D&D Next and group size

I was wondering what the default assumed group size might be in D&D Next, in 3rd/3.5 a group of 4 PCs was assumed and the Challenge Rating system was based around that.  I'm not sure if it's NDA restricted information or not, but I have been trying to discover what sizes the groups were during the playtests at the various conventions.  I myself have a fairly large group (5-7 PCs) and am interested to know if the playtest material is scaleable for larger groups or if I need to split party for the D&D Next playtest.

Thanks in advance for any information regarding this. 
I don't know the answer yet, but I hope 4 is the magic number.  It is much easier to scale even numbers, and 4 to me seems like a better base group because sometimes it is hard to find 5 players.

A Brave Knight of WTF

 

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I sincerely hope they don't design the game to be played by any particular group size, other than "A DM and One or More Players". Designing for an 'expected group' is unnecessary, and when you do it, you needlessly make the game less suitable for people who don't fit your 'expected group'.
Established Group Size Official Requirement is 5, or 4 if you have a Wizard 

[sblock]

 

Yan
Montréal, Canada
@Plaguescarred on twitter

I agree with Kaldric, I would prefer rules that support groups of any size.  If I want to play a game with my wife for instance, I don't want to be required to invite other people just so she can play.  OTOH, if she did want to play with others that would be allowed too.

FWIW, in 4E, the default party size was 5 PCs; all adventures were written based on a 5 PC party.  But, if you followed the experience budget, you could create a game for a party of one or a party of 20.  It is my hope they retain this for the next edition (and I suspect they will.)
Personally i don't have trouble if 5 is the base expectation as long as published adventures take in considerations if you have 4-6 players.( or if 4/3-5)

The rest is irrelevant if their is a XP Budget table. Wether you plan encounters for 3 or 7 players, you'll budget accordingly.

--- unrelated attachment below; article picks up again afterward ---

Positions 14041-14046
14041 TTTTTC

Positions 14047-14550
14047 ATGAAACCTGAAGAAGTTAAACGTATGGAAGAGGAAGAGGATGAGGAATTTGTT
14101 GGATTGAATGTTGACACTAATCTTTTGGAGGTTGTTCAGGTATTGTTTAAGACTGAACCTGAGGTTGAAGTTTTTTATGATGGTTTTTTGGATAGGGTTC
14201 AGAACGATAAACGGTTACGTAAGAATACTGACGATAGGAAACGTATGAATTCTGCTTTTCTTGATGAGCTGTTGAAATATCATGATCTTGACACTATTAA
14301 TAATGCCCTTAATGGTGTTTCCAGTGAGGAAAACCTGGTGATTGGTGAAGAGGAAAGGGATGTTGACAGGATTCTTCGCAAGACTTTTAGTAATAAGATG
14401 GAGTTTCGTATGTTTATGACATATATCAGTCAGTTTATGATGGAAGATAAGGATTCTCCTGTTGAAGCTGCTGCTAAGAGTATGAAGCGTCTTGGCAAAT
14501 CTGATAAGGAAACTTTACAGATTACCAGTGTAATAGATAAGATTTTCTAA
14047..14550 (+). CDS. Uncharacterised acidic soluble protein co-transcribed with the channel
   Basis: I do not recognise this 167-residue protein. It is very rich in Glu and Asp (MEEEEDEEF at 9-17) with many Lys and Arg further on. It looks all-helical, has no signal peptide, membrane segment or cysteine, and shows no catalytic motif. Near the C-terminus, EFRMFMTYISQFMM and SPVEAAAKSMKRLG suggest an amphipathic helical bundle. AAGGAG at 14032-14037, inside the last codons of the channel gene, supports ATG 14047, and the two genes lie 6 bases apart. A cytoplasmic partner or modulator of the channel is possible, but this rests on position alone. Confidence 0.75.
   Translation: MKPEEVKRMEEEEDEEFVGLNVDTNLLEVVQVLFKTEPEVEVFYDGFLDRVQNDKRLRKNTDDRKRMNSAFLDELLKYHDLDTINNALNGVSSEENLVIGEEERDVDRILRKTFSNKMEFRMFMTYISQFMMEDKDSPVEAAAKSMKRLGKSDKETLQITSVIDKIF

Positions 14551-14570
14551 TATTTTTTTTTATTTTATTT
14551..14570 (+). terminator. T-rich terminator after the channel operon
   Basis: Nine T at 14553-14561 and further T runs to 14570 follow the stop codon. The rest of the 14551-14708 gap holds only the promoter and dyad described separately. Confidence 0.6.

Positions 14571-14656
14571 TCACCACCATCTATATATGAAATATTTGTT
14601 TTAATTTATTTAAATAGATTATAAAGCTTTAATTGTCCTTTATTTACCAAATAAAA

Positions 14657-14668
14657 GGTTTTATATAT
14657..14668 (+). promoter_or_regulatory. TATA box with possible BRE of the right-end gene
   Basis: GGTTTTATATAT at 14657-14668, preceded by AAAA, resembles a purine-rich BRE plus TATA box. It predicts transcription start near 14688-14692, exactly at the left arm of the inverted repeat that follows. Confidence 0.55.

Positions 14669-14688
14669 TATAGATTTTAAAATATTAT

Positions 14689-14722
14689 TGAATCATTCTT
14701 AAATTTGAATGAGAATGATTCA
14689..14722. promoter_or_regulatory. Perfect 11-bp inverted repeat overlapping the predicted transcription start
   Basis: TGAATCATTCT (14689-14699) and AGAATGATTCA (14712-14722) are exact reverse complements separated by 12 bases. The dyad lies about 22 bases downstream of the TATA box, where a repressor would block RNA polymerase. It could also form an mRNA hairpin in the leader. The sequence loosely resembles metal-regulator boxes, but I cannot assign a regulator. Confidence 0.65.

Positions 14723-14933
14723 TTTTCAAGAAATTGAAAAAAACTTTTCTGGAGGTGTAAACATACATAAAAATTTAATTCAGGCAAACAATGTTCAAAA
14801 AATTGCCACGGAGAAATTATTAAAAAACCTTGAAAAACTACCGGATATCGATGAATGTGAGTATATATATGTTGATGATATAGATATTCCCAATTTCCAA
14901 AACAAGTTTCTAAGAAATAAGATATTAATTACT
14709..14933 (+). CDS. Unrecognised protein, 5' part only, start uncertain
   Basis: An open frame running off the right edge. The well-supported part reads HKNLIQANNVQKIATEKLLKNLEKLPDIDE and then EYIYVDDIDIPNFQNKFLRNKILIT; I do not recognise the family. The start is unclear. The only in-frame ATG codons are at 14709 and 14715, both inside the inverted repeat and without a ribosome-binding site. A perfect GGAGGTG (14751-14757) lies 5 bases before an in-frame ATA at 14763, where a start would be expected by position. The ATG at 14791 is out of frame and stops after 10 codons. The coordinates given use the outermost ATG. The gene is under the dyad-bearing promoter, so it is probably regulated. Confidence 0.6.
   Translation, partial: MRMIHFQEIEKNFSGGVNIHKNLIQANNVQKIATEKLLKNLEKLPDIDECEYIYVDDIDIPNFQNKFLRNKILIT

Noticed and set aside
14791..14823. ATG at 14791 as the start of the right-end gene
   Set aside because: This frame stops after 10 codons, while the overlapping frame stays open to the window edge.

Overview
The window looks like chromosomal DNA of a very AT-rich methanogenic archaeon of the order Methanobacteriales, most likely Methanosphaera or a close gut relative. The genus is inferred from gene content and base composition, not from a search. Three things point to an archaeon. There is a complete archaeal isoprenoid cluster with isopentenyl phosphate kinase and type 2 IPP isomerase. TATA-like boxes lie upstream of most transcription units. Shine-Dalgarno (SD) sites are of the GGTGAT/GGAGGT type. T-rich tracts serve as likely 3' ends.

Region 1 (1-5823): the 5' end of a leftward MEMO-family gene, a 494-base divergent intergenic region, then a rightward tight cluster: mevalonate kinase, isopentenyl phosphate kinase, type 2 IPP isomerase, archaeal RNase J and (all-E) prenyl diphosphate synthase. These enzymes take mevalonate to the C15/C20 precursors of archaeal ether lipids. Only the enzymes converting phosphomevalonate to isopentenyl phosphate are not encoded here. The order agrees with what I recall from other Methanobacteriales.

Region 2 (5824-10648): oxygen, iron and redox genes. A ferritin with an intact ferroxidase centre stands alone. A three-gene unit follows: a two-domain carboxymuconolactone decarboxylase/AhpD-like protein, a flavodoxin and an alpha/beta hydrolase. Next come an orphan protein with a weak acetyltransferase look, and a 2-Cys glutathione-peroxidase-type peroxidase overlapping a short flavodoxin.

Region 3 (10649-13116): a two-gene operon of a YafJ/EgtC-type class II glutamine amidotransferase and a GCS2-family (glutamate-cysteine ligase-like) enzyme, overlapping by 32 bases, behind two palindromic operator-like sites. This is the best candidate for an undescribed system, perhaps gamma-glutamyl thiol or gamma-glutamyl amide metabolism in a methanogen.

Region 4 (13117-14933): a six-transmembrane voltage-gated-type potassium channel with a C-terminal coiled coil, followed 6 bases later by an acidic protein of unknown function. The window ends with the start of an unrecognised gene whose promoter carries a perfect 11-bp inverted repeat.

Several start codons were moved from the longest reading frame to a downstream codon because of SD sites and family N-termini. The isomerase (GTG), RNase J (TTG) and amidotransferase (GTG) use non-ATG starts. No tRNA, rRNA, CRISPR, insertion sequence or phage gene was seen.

Yan
Montréal, Canada
@Plaguescarred on twitter

I've always found 4 players and a DM to be the ideal social dynamic.  I find 5 or more players to start edging into not enough time to spend with any one player.

It is not entirely irrelevant even with a solid XP budget table.  For instance, 4e combat becomes far richer when utilizing combos that only open up with multiple PCs.  An incredible amount of texture in 4e combat is shut down when playing with only 1 or 2 PCs.
4-5 seems right in my experience but it should be easy to scale the combat enounters for other sizes. I'd like to see brief instructions for scaling the encounter e.g. 

"for 4 players, remove one X
for 3 players, remove one X and one Y
for 6 players, add one Y"
All I need it page 49 from the 3.5 DMG. Useing that you can make encounters for any party of any level simply and easily.
Im sorry but ADEU is a French word for goodbye, not a combat system. You say, "Encounter Power" and I stop listening to you. [spoiler Have Played/Run] D&D 1st ed D&D 3.5 ed D&D 4th ed Shadowrun Star Wars SAGA Cyberpunk Interlock Unlimited Run.Net [/spoiler] I know my games, don't try to argue about them. [spoiler Alignment Explained] This is a very simple problem and I will outline it below. Their are two types of people Type 1: a lot of people (not all, but a lot) who play see alignment as "I am lawful good thus I must play lawful good" Type 2: a lot of people (not all, but a lot) who play see alignment as "My previous actions have made people and the gods view me as lawful good. The difference is subtle but it is the source of the misunderstanding. Alignment does not dictate how you play your character. All it does is tell you, the player, how the rest of the world views you, and your previous actions. Any future actions will be judged by their own merits. Say you're a baby eating pyromaniac. You are most likely chaotic evil. But one day you decide, "Hey all I really need is love." So you get a wife, have a kid, and get a kitten named Mr. Snook'ems. You become a member of the PTA and help build houses for the homeless. You are no longer chaotic evil. And just because you were once chaotic evil it does not mean that you have to stay chaotic evil. Alignment never dictates what you can do, it only says what you have done. Now that is cleared up here is a simple test. What is the alignment of... A Police officer: The average Citizen: A Vigilante: The answer is simple. The Police officer is lawful good. He uses the laws of the country and city to arrest people and make them pay their debt to society. The Citizen is Neutral good. He wants to live is a place that is Good and follows moral and ethical principle, but he sometimes finds the laws impedes him, and he wonders why we spend so much on poor people. The Vigilante is Chaotic Good. He wants to uphold the morals and ethics of society but finds that the bad guys often slip through the cracks in the law. He takes it upon himself to protect the people from these criminals. That is the basic breakdown of the good alignment axis. What needs to be remembered is that any one of these people can change alignments, easily. The Police officer could be bought off by a local gang, and suddenly he drops to lawful neutral. The average citizen might find that his neighbors dog is annoying, barking at night and keeping him up. So he poisons its food, now he is no longer good, he is stepping towards true neutral. Maybe the citizen really goes crazy also kills the neighbor, hello neutral evil. It is possible that the Vigilante realizes that the cops are actually doing a pretty good job and decides to become an officer himself, leaving his masked crime fighting days behind him. Now he is Lawful good. Your alignment is not carved in stone, it is malleable and will change to reflect your actions.[/spoiler]